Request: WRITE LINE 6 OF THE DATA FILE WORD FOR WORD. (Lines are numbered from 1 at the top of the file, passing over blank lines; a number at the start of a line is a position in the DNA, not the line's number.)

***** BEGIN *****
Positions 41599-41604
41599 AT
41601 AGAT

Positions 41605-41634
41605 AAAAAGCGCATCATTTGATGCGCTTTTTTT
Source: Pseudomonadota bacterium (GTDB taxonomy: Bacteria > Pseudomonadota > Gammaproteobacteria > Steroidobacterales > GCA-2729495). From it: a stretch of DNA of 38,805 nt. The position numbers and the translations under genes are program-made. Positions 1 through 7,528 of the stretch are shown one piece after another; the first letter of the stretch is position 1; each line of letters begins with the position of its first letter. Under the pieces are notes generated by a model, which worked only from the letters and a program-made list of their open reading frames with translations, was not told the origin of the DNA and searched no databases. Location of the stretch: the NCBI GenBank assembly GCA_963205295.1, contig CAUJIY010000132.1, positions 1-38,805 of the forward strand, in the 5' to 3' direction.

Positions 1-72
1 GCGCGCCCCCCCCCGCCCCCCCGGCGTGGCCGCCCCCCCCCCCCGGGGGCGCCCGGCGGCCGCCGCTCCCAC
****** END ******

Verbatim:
Source: Pseudomonadota bacterium (GTDB taxonomy: Bacteria > Pseudomonadota > Gammaproteobacteria > Steroidobacterales > GCA-2729495). From it: a stretch of DNA of 38,805 nt. The position numbers and the translations under genes are program-made. Positions 1 through 7,528 of the stretch are shown one piece after another; the first letter of the stretch is position 1; each line of letters begins with the position of its first letter. Under the pieces are notes generated by a model, which worked only from the letters and a program-made list of their open reading frames with translations, was not told the origin of the DNA and searched no databases. Location of the stretch: the NCBI GenBank assembly GCA_963205295.1, contig CAUJIY010000132.1, positions 1-38,805 of the forward strand, in the 5' to 3' direction.